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ECHL's Las Vegas Wranglers scrap plan to play home games on casino roof

Harrison Mooney
Puck Daddy
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Sadly, the Wranglers won't be playing their home games on this roof.

After their lease at the Orleans Arena wasn't renewed, the ECHL's Las Vegas Wranglers announced a pretty pie-in-the-sky idea for where they might play their games in 2014-15: the roof at the Plaza Casino and Hotel. (Not just pie-in-the-sky, then. Hockey in the sky.)

It was an awesome idea. Sadly, however, that plan has fallen through.

Granted, "through" is better than "through the roof", which one imagines was a concern in installing a hockey arena -- a 45,000 square foot fabric-shell structure, a sheet of ice, and 3500 seats -- on top of a building.

The costs, however? Those were through the roof. The Plaza announced on Thursday that the Wranglers would not be moving their home games to the hotel-casino after all, citing concerns that the project had exceeded the original cost estimations.

Worse, it wasn't going to be ready in time. From the Las Vegas Sun:

“The pool deck wasn’t going to be feasible in a time frame for us to play at the Plaza,” Wranglers President Billy Johnson said in a phone interview just after the release was issued via email.

“We do have another (plan) that we’ve dual-tracked in case things didn’t work out as smoothly as we’d liked with the Plaza,” he said.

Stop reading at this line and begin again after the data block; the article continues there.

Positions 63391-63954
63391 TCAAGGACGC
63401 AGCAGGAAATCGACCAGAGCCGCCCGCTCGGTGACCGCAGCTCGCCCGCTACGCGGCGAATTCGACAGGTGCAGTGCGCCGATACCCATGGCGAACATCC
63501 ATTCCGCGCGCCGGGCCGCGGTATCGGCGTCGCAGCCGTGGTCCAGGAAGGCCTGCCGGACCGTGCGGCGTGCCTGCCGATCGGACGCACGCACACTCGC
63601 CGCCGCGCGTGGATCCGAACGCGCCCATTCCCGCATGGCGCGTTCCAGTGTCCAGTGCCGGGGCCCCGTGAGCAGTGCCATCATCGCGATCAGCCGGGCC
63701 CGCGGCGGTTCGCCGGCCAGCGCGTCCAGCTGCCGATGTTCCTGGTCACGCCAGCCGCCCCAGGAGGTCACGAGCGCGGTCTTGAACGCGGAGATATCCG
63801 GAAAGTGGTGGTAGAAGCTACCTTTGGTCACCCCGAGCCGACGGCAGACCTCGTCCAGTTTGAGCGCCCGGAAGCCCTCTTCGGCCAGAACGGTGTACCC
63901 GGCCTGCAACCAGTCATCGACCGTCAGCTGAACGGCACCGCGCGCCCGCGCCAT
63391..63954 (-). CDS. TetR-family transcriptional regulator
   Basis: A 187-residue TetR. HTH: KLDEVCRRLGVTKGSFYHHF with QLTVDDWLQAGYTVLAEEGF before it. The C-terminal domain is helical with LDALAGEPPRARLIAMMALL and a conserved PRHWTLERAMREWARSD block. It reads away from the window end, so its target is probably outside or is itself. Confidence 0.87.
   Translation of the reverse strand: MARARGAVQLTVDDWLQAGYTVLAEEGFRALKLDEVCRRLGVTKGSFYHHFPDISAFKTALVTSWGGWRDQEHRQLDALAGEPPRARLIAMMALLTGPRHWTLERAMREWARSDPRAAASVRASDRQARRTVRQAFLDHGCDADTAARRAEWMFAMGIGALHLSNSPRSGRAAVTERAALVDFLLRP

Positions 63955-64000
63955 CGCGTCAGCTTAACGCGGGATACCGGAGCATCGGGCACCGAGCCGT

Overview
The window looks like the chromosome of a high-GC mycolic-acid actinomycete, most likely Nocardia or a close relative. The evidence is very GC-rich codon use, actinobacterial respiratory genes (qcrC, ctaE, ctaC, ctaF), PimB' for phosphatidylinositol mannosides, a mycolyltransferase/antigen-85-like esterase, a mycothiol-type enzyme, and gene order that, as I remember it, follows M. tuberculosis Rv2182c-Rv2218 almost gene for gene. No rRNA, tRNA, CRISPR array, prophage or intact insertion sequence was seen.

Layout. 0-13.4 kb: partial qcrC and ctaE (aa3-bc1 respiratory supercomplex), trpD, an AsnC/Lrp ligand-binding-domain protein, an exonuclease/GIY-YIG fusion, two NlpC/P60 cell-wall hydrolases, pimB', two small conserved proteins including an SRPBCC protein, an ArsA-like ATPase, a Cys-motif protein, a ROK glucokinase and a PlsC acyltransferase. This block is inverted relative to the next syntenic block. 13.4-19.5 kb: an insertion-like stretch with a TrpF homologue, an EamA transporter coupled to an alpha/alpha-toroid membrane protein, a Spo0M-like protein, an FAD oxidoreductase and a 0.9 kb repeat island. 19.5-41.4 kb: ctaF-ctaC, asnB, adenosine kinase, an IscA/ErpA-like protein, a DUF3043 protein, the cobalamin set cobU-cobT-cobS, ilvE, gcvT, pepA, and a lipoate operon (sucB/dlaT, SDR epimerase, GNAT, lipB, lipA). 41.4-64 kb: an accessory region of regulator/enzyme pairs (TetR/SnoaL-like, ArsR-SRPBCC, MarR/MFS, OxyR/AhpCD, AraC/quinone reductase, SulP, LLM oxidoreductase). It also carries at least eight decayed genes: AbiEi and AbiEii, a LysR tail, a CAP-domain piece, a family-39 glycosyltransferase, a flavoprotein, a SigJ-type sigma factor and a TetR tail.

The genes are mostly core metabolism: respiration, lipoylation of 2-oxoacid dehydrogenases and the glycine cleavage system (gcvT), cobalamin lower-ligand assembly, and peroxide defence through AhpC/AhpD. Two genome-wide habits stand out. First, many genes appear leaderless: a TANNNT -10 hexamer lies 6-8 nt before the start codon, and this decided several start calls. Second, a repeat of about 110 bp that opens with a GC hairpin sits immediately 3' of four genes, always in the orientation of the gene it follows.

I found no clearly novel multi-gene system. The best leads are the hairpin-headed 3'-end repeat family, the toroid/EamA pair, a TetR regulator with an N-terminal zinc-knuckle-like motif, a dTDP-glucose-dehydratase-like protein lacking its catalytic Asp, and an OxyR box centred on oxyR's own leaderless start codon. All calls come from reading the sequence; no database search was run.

Dual-tracked in this context means the team was simultaneously working out a plan for another venue.

In other words, the Wranglers were never so sold on this idea that they didn't bother with a backup plan. What that is, and how far along it is, however, remain to be seen.

But there isn't much time for the Wranglers to turn this around. With the season starting up in November, Johnson admitted that the ECHL wants to know what's happening "yesterday".

For now, however, we simply mourn the death of a really cool idea. 

“Jonathan Jossel and the Plaza had an amazing vision, and we wanted to see that through,” Johnson told the Sun. “We went very, very long to see it happen, and their boldness was just off the charts. ... But sometimes you just have to look at feasibility and understand when something just can’t work.”

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